6.   When I was a kid, my brother and I used to chase armadillos in the Texas Hill Country.  Once they got into their burrows, their tails always stayed within hand’s reach but it was no good trying to pull them out because they had very strong claws that dug tenaciously into the ground and proved too strong an anchor.

7.   I once unwittingly insulted Supreme Court Justice Lewis Powell, Jr., by ranting at length to a law school classmate about fence-sitter, swing-vote justices without realizing that Powell was standing directly behind me.  (Powell was an alum of my law school and frequently visited for guest lectures and the like.)  On the other hand, I have more than once almost been run down in the parking lot of my church by Justice Antonine Scalia (who is a member of my parish and often attends the Tridentine Mass at which I am a regular).

8.   Bill Cosby was my college commencement speaker.  Tom Wolfe was my law school commencement speaker.  Both of them were excellent.

9.  I have a talent for picking up local accents and, without consciously trying, adapting to them.  Although I spent most of my misspent yoot in South Texas and arrived at college in Connecticut with a subtle but noticeable twang, by the end of my senior year somebody once said to me, “Oh! I always assumed you were from Boston.”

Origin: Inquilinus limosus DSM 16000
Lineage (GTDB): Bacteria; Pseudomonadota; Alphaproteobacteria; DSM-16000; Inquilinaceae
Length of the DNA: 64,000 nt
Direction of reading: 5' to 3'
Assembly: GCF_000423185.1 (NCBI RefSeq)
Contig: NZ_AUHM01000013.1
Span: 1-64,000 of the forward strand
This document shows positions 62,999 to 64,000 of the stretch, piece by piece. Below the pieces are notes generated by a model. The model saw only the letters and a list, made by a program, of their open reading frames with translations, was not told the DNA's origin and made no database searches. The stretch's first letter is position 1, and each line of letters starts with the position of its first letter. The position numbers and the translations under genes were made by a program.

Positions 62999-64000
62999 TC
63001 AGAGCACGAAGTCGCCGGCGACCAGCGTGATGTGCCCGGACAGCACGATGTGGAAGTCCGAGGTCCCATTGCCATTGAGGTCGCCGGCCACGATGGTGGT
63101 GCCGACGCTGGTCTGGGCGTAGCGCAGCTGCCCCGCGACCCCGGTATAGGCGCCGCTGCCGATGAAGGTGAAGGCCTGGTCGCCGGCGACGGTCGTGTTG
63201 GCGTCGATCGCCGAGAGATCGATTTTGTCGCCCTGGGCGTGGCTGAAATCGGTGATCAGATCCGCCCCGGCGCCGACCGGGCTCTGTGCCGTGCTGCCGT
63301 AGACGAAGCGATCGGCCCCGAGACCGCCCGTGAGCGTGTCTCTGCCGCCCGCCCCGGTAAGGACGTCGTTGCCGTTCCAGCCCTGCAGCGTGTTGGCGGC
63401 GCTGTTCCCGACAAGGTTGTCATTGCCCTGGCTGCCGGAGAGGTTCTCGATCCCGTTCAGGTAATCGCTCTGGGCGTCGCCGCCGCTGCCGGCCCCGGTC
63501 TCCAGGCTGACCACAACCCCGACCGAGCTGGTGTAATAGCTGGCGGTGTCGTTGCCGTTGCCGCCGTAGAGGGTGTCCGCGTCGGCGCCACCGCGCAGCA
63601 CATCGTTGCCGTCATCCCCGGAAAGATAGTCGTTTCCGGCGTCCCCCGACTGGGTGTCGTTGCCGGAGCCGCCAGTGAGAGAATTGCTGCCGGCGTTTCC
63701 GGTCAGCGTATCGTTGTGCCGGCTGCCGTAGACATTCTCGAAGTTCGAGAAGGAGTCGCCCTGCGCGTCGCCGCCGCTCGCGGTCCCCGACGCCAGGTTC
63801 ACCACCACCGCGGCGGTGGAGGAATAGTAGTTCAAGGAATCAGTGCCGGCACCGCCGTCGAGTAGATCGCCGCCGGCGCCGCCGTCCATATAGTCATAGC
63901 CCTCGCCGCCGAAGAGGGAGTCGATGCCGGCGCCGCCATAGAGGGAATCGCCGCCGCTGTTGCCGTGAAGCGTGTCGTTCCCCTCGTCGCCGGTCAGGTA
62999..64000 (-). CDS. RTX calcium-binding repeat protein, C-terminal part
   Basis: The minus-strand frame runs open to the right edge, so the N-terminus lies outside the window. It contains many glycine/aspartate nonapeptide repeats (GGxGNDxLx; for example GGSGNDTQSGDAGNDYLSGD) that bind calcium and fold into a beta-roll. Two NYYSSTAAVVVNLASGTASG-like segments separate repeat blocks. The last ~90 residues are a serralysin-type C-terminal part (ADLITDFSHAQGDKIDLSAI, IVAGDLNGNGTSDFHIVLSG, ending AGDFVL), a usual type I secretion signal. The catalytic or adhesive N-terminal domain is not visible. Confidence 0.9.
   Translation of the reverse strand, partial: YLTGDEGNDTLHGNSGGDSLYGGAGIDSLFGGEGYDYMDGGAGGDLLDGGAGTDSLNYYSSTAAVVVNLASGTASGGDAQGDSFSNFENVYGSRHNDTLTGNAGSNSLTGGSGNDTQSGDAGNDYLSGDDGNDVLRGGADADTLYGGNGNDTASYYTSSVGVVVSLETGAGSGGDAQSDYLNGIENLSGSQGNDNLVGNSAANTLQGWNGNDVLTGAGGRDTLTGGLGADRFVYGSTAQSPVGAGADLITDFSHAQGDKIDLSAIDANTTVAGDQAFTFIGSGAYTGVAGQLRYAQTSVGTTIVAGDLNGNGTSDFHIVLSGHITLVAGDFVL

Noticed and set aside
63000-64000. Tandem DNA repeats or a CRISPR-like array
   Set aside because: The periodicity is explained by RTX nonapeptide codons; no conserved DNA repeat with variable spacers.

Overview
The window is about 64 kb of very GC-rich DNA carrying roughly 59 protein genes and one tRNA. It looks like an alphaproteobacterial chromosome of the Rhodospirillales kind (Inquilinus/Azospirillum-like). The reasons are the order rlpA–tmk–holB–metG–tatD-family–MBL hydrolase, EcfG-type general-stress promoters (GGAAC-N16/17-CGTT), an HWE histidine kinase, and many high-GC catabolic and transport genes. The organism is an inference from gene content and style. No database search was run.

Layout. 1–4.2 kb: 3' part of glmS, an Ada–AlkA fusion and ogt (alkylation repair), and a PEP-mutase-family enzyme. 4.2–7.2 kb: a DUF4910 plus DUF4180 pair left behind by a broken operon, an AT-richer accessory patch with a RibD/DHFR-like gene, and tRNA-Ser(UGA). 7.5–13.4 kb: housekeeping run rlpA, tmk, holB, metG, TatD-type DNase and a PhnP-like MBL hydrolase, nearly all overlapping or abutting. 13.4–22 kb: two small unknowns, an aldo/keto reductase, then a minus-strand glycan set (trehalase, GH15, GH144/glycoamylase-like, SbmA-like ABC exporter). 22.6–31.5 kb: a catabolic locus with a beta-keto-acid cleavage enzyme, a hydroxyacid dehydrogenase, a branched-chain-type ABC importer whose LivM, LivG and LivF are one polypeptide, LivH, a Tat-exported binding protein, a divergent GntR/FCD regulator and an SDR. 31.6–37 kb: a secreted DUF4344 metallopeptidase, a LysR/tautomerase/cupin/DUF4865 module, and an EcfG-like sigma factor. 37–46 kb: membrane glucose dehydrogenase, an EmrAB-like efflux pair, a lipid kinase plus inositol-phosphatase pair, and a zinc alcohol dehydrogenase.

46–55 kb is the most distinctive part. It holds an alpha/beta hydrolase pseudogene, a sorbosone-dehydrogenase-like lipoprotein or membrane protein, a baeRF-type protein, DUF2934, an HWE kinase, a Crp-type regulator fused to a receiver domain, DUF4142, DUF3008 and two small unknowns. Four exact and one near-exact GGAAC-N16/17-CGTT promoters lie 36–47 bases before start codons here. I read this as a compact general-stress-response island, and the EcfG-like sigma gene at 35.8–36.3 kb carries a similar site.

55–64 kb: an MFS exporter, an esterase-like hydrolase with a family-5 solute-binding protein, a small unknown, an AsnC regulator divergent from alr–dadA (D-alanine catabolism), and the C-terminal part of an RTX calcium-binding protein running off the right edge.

10.  I have no sweet-tooth whatsoever.   Candy, donuts, cake, anything sugary – their siren song falls on deaf ears.  Indeed, I find them quite repulsive.  On the other hand, salt is practically a food group to me.

11.   I once made it from the American Legion Bridge over the Potomac (on the Dee Cee Beltway) to the end of teh Mass Pike in Boston in seven and a half hours.   The Need for Speed, baybee!